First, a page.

A recent study from RMIT University and Monash University researchers has found energy sharing platforms may effectively assist the transition to new energy technologies, cleaner energy, and better consumer outcomes.
The findings state that Australian households are adopting new energy technologies, and are excited by the idea of platforms similar to Airbnb and Uber, which would enable them to trade and share their excess power. This would enable Australians to reduce their electricity bills, reduce their environmental impact, and help stabilise the grid, without the complicated processes which can discourage pursuing opportunities to participate in the energy market.
“People were widely enthusiastic about generating and storing their own energy, but complexity and distrust in the energy sector limited their potential as participants in an efficient electricity grid,” lead author, Dr Larissa Nicholls from the RMIT Centre for Urban Research, said.
“In the age of the sharing economy, consumers’ relationships with the electricity system are changing,” she said.
“The concept of sharing or donating energy is appealing as a response to this widespread concern for vulnerable people, who may struggle with the cost of energy or be unable to access renewable power.”
The research also found that households are already considering feeding their electricity into the grid for collective use as a form of sharing energy with other households – but they want to be confident their clean electricity benefits people who need it, rather than boosting energy company profits.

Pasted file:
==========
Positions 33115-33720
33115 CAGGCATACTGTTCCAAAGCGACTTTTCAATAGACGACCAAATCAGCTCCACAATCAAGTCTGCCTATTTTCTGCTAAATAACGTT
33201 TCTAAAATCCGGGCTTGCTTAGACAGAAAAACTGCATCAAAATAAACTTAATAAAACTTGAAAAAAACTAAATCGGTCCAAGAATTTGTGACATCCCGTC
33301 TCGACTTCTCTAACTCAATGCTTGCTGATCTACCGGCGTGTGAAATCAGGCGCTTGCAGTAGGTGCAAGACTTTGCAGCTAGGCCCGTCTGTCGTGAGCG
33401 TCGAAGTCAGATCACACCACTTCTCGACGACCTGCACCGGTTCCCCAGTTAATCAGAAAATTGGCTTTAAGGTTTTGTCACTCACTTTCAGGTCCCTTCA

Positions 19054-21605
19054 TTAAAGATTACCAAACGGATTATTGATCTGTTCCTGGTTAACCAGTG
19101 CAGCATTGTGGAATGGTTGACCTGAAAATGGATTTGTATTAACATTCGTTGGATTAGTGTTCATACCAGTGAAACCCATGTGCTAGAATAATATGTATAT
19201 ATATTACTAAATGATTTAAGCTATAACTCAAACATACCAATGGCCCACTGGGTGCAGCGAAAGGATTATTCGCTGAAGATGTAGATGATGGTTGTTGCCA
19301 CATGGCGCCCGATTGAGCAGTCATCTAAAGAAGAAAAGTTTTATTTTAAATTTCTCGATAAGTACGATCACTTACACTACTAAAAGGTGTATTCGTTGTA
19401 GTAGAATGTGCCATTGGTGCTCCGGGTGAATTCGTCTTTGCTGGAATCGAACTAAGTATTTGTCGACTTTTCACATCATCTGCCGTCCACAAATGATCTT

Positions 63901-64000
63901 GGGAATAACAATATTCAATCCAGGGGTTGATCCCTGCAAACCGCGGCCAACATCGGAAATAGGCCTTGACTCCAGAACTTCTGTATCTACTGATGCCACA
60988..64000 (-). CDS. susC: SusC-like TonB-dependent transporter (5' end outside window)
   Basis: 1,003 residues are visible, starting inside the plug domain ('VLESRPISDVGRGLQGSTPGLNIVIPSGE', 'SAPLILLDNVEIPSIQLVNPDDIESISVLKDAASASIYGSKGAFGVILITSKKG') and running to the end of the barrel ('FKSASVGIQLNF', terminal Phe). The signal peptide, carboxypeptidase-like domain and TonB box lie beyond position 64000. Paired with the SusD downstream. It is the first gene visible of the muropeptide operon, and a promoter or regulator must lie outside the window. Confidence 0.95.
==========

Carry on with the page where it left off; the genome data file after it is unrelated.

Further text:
Report co-author, Associate Professor Yolande Strengers from Monash University, says householders’ relationships with the electricity grid and market are changing.
“The energy sector expects households to become active participants in the energy system – shifting and shaving their energy use and navigating a complex energy market or agreeing to more automation of their home appliances,” she said.
The research team warns that energy sharing will need to be carefully introduced.
“As has been reported in cities with high uptake of Airbnb and other sharing platforms, there is potential for some people to miss out or be disadvantaged in the sharing economy,” Nicholls said.
“Programs and platforms need to ensure that consumers are the primary beneficiaries, and rules and regulations need to address equity concerns.”
The RMIT and Monash University researchers will be releasing an engagement strategy for the sector later this year.